It’s a trend now for social networks to more aggressively police and purge accounts in the wake of the Republican Party’s Washington takeover. I use takeover gingerly, when seeing how ineffective and divided is the so-called united front in D.C. Liberals should be laughing at the debacle, rather than whining about fake news’ so-called role in an election two years ago or in the present pressuring social networks to eliminate right-wing proponents they don’t want influencing the 2018 midterm elections.

Account purges are broader than politics, however. The turnover in Washington has churned up cultural values differences in ways not seen in decades. Content that offends somebody is scrubbed by some social networks under all kinds of labels, with “hate speech” being one of the preeminent. I say: Offend everyone, and let the users engaged in the social contract make the value judgements.

Content curation can, and should, be a natural process. That is the magic that makes social networks work so well as platforms for self-expression. Supporters and detractors will engage in comments or replies. Yes, they will argue and many will be angry or hateful. They are the censors. As much as capitalist competition preserves free markets, social commenting preserves and extends free speech. Twitter and YouTube should let users be self-censors—and they will be. Censorship isn’t the platform provider’s role.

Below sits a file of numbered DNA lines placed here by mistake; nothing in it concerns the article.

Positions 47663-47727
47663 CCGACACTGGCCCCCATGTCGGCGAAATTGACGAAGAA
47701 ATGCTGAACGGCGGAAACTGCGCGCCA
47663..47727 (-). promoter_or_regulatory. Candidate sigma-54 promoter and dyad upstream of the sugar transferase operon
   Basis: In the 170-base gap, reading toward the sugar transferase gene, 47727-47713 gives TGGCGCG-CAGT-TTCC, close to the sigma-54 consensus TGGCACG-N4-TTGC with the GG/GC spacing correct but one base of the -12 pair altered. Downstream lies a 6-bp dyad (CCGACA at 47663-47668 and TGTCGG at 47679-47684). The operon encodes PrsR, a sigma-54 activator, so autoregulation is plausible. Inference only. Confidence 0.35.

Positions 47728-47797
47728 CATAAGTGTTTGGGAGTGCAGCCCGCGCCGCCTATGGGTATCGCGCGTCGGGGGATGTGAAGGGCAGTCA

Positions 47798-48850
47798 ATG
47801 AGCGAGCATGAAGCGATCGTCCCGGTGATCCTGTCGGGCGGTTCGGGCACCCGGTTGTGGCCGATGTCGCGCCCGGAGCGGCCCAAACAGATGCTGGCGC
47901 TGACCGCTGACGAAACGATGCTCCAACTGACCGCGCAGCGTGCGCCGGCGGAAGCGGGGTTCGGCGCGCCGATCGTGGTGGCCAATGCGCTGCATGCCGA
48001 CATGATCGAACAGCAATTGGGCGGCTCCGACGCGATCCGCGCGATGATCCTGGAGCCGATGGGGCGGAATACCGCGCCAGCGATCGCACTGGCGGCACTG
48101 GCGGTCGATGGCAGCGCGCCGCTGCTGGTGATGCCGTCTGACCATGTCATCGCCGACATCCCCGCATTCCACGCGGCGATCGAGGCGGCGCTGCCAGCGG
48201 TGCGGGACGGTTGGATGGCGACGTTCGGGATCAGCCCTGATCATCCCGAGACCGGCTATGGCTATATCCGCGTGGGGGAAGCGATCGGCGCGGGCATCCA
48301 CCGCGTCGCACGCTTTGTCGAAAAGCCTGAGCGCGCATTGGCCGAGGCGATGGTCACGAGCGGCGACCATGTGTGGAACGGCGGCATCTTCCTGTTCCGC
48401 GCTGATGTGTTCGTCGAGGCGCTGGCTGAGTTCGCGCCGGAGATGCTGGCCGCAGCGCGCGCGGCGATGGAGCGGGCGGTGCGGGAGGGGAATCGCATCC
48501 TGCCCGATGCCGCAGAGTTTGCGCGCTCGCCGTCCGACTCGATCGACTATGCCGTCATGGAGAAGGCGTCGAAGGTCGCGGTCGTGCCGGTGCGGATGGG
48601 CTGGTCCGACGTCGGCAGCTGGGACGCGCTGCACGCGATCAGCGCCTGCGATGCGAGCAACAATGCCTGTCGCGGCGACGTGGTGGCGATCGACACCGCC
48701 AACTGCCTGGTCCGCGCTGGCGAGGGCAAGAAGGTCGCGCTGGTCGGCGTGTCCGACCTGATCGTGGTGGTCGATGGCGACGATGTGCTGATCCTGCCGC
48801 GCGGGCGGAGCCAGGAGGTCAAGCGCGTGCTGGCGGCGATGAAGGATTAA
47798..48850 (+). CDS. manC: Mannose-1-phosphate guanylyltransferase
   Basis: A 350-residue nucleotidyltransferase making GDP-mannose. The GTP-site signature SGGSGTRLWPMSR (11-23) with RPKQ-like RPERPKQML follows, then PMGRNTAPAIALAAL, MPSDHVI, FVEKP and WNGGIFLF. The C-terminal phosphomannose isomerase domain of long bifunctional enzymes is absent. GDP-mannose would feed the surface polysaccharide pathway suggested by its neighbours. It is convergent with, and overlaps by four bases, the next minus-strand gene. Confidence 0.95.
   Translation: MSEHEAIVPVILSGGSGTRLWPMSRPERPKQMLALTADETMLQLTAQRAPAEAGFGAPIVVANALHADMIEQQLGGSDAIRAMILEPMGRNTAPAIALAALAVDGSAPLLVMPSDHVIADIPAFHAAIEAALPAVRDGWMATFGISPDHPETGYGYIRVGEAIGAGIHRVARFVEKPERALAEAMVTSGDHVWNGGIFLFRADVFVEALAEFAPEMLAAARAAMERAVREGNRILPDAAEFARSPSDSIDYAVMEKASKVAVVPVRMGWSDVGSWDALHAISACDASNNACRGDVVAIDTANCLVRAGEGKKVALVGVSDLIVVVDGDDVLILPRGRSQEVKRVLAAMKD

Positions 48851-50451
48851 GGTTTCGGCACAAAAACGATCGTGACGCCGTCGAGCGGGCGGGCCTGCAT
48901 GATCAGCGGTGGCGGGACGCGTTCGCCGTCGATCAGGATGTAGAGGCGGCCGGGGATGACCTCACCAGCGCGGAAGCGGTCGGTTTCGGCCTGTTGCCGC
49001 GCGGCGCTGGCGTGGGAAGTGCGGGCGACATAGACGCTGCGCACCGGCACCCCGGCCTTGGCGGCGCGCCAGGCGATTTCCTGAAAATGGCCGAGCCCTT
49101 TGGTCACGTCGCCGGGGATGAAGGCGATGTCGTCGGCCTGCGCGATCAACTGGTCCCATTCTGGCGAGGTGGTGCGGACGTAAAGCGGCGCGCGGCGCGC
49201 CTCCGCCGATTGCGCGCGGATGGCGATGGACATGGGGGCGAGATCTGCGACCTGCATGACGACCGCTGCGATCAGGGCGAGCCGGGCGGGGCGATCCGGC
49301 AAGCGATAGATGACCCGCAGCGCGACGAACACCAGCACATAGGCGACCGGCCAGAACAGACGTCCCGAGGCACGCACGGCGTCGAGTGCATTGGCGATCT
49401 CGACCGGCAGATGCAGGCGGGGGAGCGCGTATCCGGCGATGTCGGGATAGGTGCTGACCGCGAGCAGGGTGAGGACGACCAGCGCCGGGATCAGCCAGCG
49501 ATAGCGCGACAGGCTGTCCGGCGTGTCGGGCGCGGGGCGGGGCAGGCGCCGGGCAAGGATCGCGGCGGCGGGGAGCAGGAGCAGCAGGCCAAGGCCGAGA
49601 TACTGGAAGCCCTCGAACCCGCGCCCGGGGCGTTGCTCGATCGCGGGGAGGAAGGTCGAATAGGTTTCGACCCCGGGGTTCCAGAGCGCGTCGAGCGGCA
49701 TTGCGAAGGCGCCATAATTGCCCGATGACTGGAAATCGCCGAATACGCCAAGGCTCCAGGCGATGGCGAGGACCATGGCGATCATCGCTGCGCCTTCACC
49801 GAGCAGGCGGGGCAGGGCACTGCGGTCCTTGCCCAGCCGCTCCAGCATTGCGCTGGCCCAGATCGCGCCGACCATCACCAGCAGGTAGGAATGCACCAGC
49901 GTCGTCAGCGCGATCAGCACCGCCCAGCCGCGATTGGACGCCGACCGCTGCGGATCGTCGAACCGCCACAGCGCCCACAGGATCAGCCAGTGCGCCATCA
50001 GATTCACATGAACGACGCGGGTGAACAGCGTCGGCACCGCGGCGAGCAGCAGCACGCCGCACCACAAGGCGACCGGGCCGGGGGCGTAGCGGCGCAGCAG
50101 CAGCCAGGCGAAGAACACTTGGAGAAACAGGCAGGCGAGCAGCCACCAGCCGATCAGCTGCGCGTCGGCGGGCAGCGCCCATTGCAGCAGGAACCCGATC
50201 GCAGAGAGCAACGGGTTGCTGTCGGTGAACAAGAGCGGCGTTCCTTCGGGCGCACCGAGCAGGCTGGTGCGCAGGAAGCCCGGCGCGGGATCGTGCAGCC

By doing so, Twitter and its counterparts preserve the public trust given to them as part of the Fifth Estate. According to Pew Research, two-thirds of Americans “report that they get at least some of their news on social media—with two-in-ten doing so often”. Some people will argue that number warrants social networks’ weeding out the so-called fake news riffraff.

I disagree, as presumably does Dorsey, who tweets: “Accounts like Jones’ can often sensationalize issues and spread unsubstantiated rumors, so it’s critical journalists document, validate, and refute such information directly so people can form their own opinions. This is what serves the public conversation best”.

As a journalist, I wholeheartedly support this idea. Twitter is all about the “public conversation”; journalists and social network users should be the fact-checkers and the curators. Discourse is the foundation of the Republic’s democratic principles. We preserve and extend them through the “public conversation”.

Photo Credit: Garrett Heath